The Fortunate Brother / Donna Morrissey
Toronto: Penguin Canada, c2016.
This is the third in a trilogy about the Now family -- but I haven't read the first two. I didn't realize at first that this was a part three; there is nothing that requires you to have read the first two (Sylvanus Now & What They Wanted) This works perfectly as a standalone read.
And what a read it was! The Now family is in a state. Elder brother Chris died suddenly in an accident far away at his job in the Alberta oilsands. His sister Sylvie was there and feels a lot of guilt about it, though it wasn't in any way her fault. Youngest brother Kyle is the centre of the book, as his confused emotions and understandings form the viewpoint of this tale.
He is still living at home with his parents, Sylvanus (who has turned to drink to face his grief) and stoic mother Addie, who discovers that she has breast cancer but only announces it immediately before going for treatment. Into this fraught family comes another problem: an abused woman has turned to Addie, and soon after, her violent husband is found murdered basically at their door, well, at the end of their dock anyhow.
Morrissey ties together the mystery itself -- a classic, replete with police, red herrings, suspects right in the Now family, and hidden motives among other locals -- with the literary focus on character development and fine writing. Her Newfoundland is clearly evoked in speech patterns and expressions, while not being too heavily laded with dialect; you simply get the feel for these characters through the descriptions of both people and settings.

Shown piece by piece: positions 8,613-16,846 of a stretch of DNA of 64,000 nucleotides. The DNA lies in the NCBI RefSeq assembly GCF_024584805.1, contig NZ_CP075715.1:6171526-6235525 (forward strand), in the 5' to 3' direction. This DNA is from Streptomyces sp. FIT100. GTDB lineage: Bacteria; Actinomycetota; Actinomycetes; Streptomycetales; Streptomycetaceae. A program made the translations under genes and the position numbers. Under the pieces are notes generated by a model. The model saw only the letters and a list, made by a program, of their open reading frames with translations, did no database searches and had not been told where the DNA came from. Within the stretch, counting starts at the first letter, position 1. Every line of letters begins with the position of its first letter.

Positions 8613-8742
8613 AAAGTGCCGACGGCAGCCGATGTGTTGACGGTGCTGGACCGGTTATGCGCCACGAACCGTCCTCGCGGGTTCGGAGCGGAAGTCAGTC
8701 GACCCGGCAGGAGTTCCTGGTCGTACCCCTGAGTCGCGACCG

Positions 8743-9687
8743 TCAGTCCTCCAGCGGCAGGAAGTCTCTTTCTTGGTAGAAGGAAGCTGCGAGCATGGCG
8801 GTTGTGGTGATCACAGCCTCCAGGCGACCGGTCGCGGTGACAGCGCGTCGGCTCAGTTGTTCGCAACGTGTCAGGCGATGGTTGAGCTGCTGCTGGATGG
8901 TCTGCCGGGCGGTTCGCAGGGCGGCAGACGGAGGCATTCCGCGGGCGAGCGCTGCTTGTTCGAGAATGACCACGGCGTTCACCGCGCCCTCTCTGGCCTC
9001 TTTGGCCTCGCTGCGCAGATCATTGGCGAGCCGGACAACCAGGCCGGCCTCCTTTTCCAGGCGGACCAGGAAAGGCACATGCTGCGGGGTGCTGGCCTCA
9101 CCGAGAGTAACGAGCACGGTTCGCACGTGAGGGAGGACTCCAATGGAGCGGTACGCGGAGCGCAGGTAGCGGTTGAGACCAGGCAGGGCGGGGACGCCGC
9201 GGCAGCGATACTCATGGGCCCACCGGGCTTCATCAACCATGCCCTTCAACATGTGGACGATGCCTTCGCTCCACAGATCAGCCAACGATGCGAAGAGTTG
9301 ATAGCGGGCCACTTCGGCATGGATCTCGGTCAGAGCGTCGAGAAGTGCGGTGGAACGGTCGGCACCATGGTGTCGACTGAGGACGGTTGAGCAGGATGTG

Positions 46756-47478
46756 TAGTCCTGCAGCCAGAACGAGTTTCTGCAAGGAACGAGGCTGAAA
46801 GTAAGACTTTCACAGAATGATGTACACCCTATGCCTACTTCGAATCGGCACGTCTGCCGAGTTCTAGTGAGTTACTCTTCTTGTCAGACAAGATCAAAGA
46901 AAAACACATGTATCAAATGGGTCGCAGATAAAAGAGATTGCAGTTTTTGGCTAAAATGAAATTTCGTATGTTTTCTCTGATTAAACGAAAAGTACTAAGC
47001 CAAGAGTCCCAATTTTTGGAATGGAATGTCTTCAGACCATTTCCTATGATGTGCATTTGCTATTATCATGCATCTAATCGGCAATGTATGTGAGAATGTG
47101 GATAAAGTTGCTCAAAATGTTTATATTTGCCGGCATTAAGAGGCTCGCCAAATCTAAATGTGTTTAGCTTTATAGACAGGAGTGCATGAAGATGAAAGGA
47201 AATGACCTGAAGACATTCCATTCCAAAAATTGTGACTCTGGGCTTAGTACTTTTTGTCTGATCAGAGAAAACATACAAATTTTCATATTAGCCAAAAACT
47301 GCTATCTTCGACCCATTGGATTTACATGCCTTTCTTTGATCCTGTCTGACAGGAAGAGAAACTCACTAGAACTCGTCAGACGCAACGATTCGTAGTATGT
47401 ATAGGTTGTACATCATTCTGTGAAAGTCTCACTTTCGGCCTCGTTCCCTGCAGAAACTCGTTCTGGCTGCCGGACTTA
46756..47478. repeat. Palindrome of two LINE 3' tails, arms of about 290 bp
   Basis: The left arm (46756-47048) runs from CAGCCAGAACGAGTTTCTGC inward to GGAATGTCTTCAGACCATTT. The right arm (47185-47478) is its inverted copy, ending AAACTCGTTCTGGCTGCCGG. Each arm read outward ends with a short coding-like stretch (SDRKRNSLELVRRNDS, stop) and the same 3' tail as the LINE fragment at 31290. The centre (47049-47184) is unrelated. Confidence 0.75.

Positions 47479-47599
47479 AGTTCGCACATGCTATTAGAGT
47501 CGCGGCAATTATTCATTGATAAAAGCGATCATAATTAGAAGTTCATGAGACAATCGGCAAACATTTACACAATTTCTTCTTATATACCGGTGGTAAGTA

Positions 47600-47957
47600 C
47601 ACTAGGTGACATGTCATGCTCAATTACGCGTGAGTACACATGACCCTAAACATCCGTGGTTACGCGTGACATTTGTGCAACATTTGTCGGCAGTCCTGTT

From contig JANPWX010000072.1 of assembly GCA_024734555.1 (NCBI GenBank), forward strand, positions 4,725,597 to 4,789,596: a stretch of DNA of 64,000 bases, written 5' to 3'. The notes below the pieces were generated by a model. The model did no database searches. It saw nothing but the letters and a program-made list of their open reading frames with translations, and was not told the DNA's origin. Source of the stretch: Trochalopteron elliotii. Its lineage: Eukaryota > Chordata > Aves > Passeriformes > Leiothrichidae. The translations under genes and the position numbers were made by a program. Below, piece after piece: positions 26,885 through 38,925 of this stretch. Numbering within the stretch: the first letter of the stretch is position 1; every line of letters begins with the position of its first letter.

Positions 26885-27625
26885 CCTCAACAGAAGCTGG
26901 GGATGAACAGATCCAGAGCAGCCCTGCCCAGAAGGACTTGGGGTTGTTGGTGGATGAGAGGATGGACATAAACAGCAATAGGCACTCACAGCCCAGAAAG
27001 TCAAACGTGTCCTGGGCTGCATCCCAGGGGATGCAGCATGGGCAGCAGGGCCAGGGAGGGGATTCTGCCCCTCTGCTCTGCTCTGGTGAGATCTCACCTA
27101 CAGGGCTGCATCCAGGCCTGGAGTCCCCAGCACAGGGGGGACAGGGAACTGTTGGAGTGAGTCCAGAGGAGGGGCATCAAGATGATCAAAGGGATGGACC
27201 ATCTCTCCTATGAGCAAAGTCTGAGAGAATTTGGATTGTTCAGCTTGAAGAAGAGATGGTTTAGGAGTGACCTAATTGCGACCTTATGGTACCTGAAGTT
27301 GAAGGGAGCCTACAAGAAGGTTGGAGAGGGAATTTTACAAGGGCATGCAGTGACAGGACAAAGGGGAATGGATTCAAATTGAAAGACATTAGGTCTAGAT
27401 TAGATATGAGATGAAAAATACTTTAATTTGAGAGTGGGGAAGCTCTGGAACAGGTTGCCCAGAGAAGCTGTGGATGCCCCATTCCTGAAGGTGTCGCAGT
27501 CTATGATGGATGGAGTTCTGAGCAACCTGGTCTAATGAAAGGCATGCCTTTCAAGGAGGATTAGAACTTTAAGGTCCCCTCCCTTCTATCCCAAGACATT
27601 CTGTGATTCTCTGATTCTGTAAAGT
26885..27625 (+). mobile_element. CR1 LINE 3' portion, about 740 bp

While there are a lot of grim issues covered in the book, they're approached with an unsentimental eye. There is an honesty to the reactions of all the Nows to the loss of their son and brother, and a realism in their suffering. The story holds unexpected revelations, fear, and grief, but also a lightness, an eye for humour and/or irony as well. The conclusion really gathers the threads together and leaves the reader satisfied with the plot resolution, but also feeling hopeful for this family's future, with the sense that they've weathered this storm together.
This was a quick read, one that kept me flipping pages to see what was going to happen, while also engaging my sympathies for the characters. I haven't read many of Morrissey's books so far, but this one was a very good one to encounter, one which I really enjoyed. Recommended.